UNFPA in Pakistan prioritizes and supports data generation and analysis on women’s access to health/reproductive health care, women’s education attainment, economic participation, access to resources, community life and decision-making, as well as gender-based violence. In the context of its mandate and aligned to the deliverables under the SMK project, UNFPA is seeking services of individual consultants (one lead international consultant and national consultant) to conduct a gender and diversity analysis with the aim to broaden the focus and give attention to equality issues such as limited access to SRH services, social/cultural barriers to realizing reproductive rights, child marriage, nutrition of women and girls, institutional and policy dimensions versus a merely medical approach to SRH that can only partly address complex problems surrounding access to and use of SRH services.


Use available technical resources and adopt/adapt a tool for gender and diversity analysis (e.g., Government of Canada Policy on Gender Equality, Gender Based Analysis Guidelines, Harvard Analytical Framework (also known as Gender Roles Framework), UNFPA’s Culture Lens Source/Culture Matters, the 10 Key Questions Tool) to:
•    analyze existing social, cultural, economic, environmental, institutional and political structures and their influence on the target beneficiaries (both direct and indirect) of the SMK project;
•    gain an in-depth understanding of gender relations (who does what work), and who has access to, and control over, resources based on the 2017-18 PDHS, Punjab Economic and Social Well-Being Survey and other sources of data;
•    gain an in-depth understanding of reproductive, productive and community roles, as well as women’s practical needs and strategic interests, identifying opportunities to support both;
•    analyze the relationship between the SMK interventions and other actions and organizations at the community, provincial and federal levels, including opportunities for change and existing entry points based on consultations with federal and provincial government stakeholders, civils society/community constituents, development partners and donors;
•    analyze social, economic, legal, political, and cultural barriers to Sexual and Reproductive Health services based on literature review;
•    analyze the SMK project strategies and interventions concerned with engaging women, men, girls and boys in developing solutions to gender and social barriers to utilization and uptake of SRH services in the project target areas (Sindh, Baluchistan, Gilgal Baltistan and Swat district in KP);
•    analyze specific ways for encouraging and enabling women and girls (as well as transgender persons and persons with disabilities) to participate in the project oversight and further prioritization.
•    analyze the differential impact of the SMK Project on women, men, boys and girls, and identify subsequent issues to be addressed, and identify potential risks;
•    develop a context/project-specific gender checklist and action plan based on findings and recommendations of the gender and diversity analysis.

The assignment is expected to involve desk research, review and analysis of key documents including programme documents, and consultation/interview with relevant federal and provincial gender machineries and other relevant stakeholders including government, civil society, UN and communities/beneficiaries of concern. The consultants will be responsible to create a gender and diversity analysis tool, use this tool to analyze the potential for equity impact of policies and programs and create a monitoring plan for following up on the recommendations associated with the gender and diversity analysis.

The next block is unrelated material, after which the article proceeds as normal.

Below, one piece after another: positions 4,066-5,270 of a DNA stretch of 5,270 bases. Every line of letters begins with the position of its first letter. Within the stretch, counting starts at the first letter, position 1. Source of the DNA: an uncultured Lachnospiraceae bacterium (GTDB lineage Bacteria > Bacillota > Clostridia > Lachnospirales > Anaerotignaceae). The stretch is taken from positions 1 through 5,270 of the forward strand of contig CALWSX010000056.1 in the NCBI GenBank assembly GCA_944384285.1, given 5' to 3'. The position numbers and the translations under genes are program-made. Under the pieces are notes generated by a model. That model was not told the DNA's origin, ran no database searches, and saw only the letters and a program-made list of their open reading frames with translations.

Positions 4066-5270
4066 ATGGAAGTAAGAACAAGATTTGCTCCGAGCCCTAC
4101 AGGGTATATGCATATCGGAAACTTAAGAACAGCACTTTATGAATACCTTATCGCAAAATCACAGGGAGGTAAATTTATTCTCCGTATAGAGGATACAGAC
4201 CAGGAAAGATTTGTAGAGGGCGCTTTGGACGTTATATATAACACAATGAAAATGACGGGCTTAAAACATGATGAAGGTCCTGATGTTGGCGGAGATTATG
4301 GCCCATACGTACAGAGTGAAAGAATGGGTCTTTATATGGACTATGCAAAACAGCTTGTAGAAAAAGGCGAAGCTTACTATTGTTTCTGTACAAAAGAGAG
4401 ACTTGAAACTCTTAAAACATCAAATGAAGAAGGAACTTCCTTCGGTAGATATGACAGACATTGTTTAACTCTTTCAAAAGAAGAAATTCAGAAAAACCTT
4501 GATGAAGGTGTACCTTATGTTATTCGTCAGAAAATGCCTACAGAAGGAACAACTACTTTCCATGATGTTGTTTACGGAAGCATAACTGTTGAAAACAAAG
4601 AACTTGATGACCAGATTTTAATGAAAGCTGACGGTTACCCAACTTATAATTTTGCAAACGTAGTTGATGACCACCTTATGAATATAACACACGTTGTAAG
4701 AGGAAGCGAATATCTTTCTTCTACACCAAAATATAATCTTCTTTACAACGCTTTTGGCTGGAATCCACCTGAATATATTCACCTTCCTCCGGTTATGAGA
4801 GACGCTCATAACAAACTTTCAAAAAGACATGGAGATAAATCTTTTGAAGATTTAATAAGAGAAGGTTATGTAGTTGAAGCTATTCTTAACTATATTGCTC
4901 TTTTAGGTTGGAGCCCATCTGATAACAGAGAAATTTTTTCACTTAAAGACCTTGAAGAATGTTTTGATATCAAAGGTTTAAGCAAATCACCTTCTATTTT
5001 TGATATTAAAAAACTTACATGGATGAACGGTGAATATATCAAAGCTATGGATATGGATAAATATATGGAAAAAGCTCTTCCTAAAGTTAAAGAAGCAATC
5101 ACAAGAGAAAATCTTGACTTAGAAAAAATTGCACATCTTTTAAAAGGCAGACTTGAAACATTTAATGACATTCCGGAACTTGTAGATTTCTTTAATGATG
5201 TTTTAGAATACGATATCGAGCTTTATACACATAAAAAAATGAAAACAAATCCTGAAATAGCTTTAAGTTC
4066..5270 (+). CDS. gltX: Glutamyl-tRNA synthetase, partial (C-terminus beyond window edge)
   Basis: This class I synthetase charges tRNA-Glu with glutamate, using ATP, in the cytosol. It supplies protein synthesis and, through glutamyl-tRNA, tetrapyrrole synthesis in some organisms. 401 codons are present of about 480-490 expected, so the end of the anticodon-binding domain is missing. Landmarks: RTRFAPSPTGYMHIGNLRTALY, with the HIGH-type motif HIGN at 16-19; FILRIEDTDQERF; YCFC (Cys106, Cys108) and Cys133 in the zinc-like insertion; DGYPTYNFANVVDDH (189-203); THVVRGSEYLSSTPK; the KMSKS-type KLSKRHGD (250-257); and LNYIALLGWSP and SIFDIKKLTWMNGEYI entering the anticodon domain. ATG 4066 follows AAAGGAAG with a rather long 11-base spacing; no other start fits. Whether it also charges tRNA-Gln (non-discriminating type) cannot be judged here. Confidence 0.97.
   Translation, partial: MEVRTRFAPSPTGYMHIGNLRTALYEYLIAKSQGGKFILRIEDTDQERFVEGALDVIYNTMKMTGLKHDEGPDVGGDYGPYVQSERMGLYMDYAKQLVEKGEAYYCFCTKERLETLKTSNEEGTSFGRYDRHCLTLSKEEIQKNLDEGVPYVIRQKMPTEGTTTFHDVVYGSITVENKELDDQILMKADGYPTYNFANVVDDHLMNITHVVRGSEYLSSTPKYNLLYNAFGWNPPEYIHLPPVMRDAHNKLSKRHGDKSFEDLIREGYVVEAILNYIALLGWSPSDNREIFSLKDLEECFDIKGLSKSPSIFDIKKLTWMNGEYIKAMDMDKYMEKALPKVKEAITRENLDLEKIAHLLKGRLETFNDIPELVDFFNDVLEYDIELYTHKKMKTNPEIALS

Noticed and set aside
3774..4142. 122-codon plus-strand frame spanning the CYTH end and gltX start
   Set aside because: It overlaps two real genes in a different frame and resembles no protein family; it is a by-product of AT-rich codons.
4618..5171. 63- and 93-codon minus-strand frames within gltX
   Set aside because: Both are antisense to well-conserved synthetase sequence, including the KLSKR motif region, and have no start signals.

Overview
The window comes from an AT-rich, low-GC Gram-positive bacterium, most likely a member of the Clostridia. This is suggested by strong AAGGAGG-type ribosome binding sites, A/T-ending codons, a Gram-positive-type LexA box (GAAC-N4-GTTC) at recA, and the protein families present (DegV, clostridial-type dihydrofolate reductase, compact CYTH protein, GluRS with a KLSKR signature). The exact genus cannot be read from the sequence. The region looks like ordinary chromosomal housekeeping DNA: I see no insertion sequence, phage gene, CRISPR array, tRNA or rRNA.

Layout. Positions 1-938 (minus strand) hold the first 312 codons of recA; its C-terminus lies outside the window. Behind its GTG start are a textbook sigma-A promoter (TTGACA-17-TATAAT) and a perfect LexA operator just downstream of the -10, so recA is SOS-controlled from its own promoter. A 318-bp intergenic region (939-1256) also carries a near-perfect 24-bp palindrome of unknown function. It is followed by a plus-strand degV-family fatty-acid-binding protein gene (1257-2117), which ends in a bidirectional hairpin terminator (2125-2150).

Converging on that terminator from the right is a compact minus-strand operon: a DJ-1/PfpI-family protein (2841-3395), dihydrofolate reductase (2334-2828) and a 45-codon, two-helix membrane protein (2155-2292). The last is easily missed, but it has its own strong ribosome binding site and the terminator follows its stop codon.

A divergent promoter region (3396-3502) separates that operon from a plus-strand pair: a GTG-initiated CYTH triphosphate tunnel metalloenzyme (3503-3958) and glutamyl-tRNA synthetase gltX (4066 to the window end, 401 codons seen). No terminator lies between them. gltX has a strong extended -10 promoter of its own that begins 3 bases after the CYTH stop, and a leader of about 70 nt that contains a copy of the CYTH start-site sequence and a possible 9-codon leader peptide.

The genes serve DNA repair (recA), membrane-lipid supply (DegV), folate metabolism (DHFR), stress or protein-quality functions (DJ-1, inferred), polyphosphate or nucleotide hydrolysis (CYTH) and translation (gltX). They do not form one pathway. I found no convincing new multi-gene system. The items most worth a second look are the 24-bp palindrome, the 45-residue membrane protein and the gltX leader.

Advanced university degree in Public Health, Social Sciences, Development/Gender Studies or related field. 

Knowledge and Experience:

•    At least 10 years of experience conducting gender assessments and gender related research; understanding of and familiarity with gender and diversity analysis is required.
•    Excellent research and report writing skills as identified by published outputs.
•    Experience on impact assessments and impact evaluations using gender transformative lens highly desirable. 
•    Ability to work in a team.
•    Effective communications skills and steer conversations with relevant stakeholders. 


 Fluency in English is required: Working knowledge of other UN languages is desirable.

The applicant (lead consultant) is expected to submit a technical concept note (not more than three pages) and financial proposal together with application. The lead consultant will be working with a local consultant as a team. The overall responsibility for the deliverables will lie with the lead consultant.

Consultant will work remotely and in-person as and if needed. Consultants will use their own technology. Transport cost and DSA will be provided by UNFPA separately when the consultants are on travel. Travel needs to be security cleared and approved by UNFPA. 

Applicants with the required qualifications and experience should submit a written cover letter of application, a copy of curriculum vitae (CV), relevant education certificates and the names and contact information of three references to the following email address and clearly mentioning the consultancy title as the subject of the email BY CLOSING DATE OF 29 October 2020.
Note: The International consultancy is OPEN to International only. Furthermore, only those candidates who meet all qualifications and experience will be contacted for further consideration


We are no longer accepting applications for this position.

Population : 220.9 mil
Fertility rate
Maternal Mortality Ratio
Contraceptives prevalence rate
Population aged 10-24
Youth secondary school enrollment
Boys 40%
Girls 34%